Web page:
A soldier’s view

Posted: Monday, March 26, 2007

Editors note: Periodically the Clarion w ill print biographies and notes from peninsula soldiers stationed in northern Kuwait with the 3rd Battalion, Alaska Army National Guard. Staff Sgt. Mac Metcalfe, public affairs non-commissioned officer with the battalion, conducts the interviews.



Name: Sgt. Scott Alwin

Home town: Kenai

My military history started with my parents. In the early 1960s they were in the Navy. My dad flew helicopters and my mom was a photographer. They had known each other in high school but never dated. After meeting up again in the Navy they married, left the military and moved to Alaska.

They eventually ended up on the Kenai Peninsula where my dad, Orville, flew helicopters shuttling workers to the platforms. The family lived way out in Nikiski and the roads were bad and Dad would actually fly the helicopter home and park it by the house. When it came time for -my birth, Dad put my mom, Janice, in the helicopter and flew her to the clinic in Soldotna. About three hours after I was born he put my mom and I back in the helicopter and took us home. So I flew in a helicopter before I rode in a car which I think is kind of neat — only in Alaska!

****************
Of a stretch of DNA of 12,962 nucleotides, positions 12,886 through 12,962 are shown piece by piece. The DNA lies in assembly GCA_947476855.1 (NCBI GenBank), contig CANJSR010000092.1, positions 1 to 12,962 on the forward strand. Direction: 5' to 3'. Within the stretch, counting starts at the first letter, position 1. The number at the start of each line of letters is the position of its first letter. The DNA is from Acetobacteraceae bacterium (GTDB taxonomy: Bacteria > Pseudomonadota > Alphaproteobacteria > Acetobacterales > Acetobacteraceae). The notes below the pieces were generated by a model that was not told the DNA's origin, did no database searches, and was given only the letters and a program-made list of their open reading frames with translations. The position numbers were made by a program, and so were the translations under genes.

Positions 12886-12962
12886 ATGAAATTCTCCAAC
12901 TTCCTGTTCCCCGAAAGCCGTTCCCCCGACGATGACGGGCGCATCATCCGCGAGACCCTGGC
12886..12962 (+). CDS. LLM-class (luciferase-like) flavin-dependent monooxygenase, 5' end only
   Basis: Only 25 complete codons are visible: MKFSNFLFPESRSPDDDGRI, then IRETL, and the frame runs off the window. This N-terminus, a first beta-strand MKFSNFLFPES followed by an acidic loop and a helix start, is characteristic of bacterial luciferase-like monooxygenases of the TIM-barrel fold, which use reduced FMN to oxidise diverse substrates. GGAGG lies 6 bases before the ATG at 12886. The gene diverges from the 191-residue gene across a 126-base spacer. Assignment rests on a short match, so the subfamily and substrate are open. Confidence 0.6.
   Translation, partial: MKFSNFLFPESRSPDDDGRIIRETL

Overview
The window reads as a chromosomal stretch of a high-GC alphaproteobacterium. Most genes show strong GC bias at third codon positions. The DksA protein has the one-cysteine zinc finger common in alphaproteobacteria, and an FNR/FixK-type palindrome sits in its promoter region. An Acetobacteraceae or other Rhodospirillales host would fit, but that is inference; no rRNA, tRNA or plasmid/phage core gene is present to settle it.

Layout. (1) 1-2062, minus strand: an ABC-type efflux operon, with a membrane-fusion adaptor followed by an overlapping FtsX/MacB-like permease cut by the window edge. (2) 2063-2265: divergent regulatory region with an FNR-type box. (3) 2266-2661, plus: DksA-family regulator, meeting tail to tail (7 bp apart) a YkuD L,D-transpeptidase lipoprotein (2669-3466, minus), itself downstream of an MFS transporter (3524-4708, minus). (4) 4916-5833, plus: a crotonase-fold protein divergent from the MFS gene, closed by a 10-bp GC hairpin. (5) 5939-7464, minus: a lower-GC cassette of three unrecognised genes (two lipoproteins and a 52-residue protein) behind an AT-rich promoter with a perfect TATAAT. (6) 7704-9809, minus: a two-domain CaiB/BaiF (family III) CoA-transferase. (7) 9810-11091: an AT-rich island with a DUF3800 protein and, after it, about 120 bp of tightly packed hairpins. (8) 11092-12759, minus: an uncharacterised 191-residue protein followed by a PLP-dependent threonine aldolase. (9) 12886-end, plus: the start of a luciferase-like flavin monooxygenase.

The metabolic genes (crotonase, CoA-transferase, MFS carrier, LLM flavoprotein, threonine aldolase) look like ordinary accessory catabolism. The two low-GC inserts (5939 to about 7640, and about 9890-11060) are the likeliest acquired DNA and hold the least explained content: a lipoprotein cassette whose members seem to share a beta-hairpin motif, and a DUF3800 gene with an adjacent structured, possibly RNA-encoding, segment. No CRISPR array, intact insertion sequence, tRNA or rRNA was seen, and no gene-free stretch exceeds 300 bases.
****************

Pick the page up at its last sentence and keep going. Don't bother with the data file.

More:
As a junior in high school I joined the Alaska Army National Guard at age 17.

Making history: Later, I joined the active duty Army for six years and was part of Desert Storm in 1991. Our mission was the liberation of Kuwait and we spent about four and a half months just waiting in the desert for orders to attack.

When the air war started we moved up to the Kuwait border. Saddam had set all the oil wells on fire and during the day it was often dark because of the black smoke from the fires. You could look directly at the sun at noon and it was just this little dull orb in the sky. On a clear night, we could see the B-52s bombing targets that were a few miles away.

The B-52s looked like a satellite at night because they fly so high up you can see the sun from the other side of the planet reflecting off the bottom of the plane. The ground would shake and it was like hundreds of flash bulbs going off.

Entering Kuwait City was like the videos you see on the liberation of Paris during World War II. Everyone was partying and dancing. They were all really happy to see us, it was a big celebration!

The Iraqis had really pillaged the place. I mean looted it. Like the car dealership that we set up camp next to. They had stripped all the cars. I never understood why they didn’t just take all the cars and drive them back (to Iraq). They had just vandalized the cars, stripped them, taking all the parts. You know, they did that to all kinds of stuff, they tore the place apart. It was a wreck.

A lot of people in my unit thought the war was all about oil, but when we actually got to Kuwait City and saw all the devastation and the people were all cheering everybody kind of agreed that we did the right thing. I wouldn’t trade the experience for anything.

I moved back to Alaska in 2002 and reenlisted in the Alaska Guard hoping I could deploy with Alpha Company to Baghdad in 2005. I missed that deployment but made the most recent call up for Kuwait this past summer.

So I am in Kuwait again as a squad leader. Our mission is to provide security for military camps in Kuwait.

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